I have mentioned before how I loved Pokemon, my favourites being the eeveelutions. My favourite eeveelution: Sylveon.
The eeveelutions have always been a mixture of different animals, most notably foxes, cats, dogs and rabbits. The most common realistic protrayal being foxes, then cats and rarely dogs. But few see the eeveelutions as rabbits due to their long legs. But then again they don’t have long muzzles and their only fox feature is the tail on Eevee. I however, have always seen Sylveon as a better rabbit than cat or fox.
This is why I attempted to draw a realistic sylveon rabbit in coloured pencil.
I used the base of a old English rabbit and turned the feelers into fur. It didn’t look that great as I’m not that great at shading white fur yet. I did not like the picture that much.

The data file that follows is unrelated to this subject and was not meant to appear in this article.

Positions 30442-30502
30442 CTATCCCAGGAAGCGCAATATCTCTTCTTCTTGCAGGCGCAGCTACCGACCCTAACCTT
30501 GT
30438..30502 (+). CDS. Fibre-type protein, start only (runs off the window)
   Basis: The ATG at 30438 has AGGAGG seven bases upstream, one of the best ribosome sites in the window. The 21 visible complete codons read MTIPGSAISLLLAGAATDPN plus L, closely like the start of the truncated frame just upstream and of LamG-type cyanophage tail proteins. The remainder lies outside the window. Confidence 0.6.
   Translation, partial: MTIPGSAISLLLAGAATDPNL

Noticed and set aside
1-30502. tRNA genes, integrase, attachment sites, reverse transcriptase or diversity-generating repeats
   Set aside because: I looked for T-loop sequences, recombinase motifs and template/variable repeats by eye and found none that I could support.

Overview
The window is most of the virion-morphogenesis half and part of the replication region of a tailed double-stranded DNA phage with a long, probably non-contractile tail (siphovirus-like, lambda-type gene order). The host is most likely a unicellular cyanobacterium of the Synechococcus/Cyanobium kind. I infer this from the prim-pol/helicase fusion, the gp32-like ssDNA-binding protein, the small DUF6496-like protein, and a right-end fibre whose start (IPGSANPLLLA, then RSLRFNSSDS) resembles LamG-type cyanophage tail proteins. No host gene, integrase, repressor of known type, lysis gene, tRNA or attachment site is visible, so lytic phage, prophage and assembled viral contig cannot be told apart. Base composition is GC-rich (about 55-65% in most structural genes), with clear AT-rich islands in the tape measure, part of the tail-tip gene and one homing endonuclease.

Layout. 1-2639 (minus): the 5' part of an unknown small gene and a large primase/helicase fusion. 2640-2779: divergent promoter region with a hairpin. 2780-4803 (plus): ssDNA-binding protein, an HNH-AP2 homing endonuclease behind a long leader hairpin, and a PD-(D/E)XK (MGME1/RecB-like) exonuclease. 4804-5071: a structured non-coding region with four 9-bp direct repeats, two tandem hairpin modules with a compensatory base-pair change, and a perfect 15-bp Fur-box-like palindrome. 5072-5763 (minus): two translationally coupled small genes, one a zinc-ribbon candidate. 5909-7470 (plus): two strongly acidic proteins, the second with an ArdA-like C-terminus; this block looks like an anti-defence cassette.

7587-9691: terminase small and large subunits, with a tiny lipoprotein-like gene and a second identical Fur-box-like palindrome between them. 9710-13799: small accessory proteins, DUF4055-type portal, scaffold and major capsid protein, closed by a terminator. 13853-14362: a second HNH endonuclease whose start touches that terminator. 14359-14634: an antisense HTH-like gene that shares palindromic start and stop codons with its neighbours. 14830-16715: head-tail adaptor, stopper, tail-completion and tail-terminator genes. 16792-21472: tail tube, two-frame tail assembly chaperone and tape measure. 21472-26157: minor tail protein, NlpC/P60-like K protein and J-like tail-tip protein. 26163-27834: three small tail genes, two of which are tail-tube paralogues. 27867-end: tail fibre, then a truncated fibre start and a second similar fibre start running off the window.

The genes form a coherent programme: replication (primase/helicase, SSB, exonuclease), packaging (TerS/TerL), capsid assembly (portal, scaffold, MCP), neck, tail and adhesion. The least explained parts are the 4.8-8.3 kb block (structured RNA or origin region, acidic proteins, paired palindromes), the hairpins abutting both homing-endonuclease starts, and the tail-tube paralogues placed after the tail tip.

I attempted another Sylveon rabbit the other day. I tried a more cutesy rabbit from a picture of a cream bunny in a field of daffodils. I replaced the colour to Sylveon’s colour pallette and added the fur ribbons. I changed the daffodils to gracidea, a flower from the Pokemon universe. I achieved the grass by doing the light blades of grass first in Sap green then weaving in and out of it with veridian green for the shadow. Things to be improved include: making the grass shadow all one shade and the bunny looking less cartoony.
Overall, I love the second attempt more.
Recently, my step mum has been getting into folk art. She loves the idea of being able to paint things in a stylized/simple manner (good for her very short times off work) and being able to depict real life memories and events easily.
This had inspired me to try a bit of folk art myself. I wanted to use some of the techniques off of the fairy watercolour book I got years ago : “Watercolor Fairy Art: How to Bring Your Fairy Realm Art to Life” and I never really found the right picture to use my beloved style of art in until now.